I forget how statistically illiterate this country can be at times.
What's far more of an issue, and it's probably covered in a thread further up, is how easy such misconceptions make it to base policy on prejudice rather than evidence. Sad to say that I wouldn't expect any government to do much to work towards resolving that in the near future.
regardless of a nation's politics, I imagine it's extremely rare for people to have an accurate handle on crime levels etc, just because it's inevitable that the press of any leaning reports on crimes.
I think the only figure to really worry about of these ones is the fact that the government/press have been successful in demonising benefits claimants, which is sad and worrying.
But honestly, all the people gibbering on about '1983' up there are talking utter bollocks, the idea the British were a uniformly kind and tolerant people prior to that is simply not true, we're far more open minded about race and sexuality than we were 30 years ago.
Nobody up there is arguing about minority tolerance at all.
I assume that people had a generally more tolerant view of the benefits system in 1983, insofar as even Tories thought Thatcher's reforms were going too far and the 'benefits cheat' feels like a sort of modern bogeyman, but beyond that I seriously doubt these attitudes would have been even slightly different in 1983.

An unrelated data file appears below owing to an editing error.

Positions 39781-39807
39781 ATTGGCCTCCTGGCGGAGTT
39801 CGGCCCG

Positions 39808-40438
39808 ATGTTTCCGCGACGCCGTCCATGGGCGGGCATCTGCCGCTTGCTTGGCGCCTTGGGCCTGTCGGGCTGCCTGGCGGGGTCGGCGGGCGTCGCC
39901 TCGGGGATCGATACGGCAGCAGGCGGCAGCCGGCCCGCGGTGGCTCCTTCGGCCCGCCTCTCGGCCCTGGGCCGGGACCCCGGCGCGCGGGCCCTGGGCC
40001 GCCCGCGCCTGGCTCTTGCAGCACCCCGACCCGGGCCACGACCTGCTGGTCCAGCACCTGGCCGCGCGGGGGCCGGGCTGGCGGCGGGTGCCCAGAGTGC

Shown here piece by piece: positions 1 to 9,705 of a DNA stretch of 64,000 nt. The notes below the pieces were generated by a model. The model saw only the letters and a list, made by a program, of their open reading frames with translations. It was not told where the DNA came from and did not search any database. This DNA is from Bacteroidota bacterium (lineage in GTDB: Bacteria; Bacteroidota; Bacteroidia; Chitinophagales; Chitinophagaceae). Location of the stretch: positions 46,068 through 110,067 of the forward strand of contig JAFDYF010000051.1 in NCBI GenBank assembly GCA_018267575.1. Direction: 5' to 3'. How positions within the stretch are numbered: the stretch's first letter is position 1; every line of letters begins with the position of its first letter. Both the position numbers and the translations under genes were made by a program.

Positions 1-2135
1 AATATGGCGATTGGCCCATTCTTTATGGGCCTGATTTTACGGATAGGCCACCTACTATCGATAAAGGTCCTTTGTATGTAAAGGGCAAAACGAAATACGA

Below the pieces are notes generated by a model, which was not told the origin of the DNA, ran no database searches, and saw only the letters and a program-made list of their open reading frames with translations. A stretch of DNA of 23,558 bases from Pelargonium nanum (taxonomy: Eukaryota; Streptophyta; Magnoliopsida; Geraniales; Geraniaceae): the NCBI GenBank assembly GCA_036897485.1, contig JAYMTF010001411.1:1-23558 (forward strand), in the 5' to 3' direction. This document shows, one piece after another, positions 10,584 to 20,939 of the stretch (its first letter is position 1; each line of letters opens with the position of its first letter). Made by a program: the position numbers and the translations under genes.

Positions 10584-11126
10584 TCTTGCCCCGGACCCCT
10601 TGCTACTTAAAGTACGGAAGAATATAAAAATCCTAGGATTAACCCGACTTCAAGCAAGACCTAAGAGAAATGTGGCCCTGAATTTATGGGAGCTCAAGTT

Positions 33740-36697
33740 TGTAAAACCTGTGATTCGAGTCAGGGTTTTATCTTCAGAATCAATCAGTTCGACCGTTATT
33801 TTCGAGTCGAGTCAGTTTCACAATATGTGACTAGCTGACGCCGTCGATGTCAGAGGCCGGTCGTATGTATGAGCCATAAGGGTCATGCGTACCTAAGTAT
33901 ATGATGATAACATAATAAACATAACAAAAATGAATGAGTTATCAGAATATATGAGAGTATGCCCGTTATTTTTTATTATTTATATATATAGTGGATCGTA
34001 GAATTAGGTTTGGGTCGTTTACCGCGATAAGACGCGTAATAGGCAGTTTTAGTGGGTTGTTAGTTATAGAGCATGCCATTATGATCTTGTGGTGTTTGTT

the attitudes may have been the same, but the distortion from reality was likely not.
the question is why when society is getting far less violent, for example, are most people convinced it's going the other way? and the answer is the media and the politicians, why they're doing it is a much more interesting question. if you don't think it's a problem that hysteria has become a national characteristic and one with little relation to reality then fair enough. but enjoy the governments you'll be getting.
or is it just mild pessimism fuelled by the fact that the very nature of news reportage? Saying I'm not being hysterical enough about the fact that people are hysterical sounds a bit, you know, hysterical...
I'm not willing to say that the nation has become more hysterical, given how wrong we seem to be about things. Maybe we simply can't easily bring to mind previous examples of hysteria...
and the Independent should be ashamed of themselves
...the point I and others have been making is that statistically erroneous opinions are inspired by the absolutely atrocious lifestyle marketing pitches, sorry, news agendas people are exposed to on a daily basis
I am not surprised they think we are swimming in crime and immigrants. Even when confronted with the facts on say the crime rate falling, many will insist it is actually rising and it is all a huge police conspiracy to fiddle the stats.
"The majority is always wrong; the minority is rarely right."
probably depends on what you define as democracy i guess
The non-state-controlled media available to them are legion. It's probably the best time in human history for democracy to function properly.
I can choose to close my eyes and ears as I walk down the street so as not to receive deceptive messages I would rather not receive - bit risky though
They're fucking stupid.
Plus you can take a little quiz and get 10/10, like me, here:
Unless I specifically remembered the stat (ie violent crime decrease was in the news recently) I assumed the answer would be probably less than most would think and that saw me through quite well.
so great :D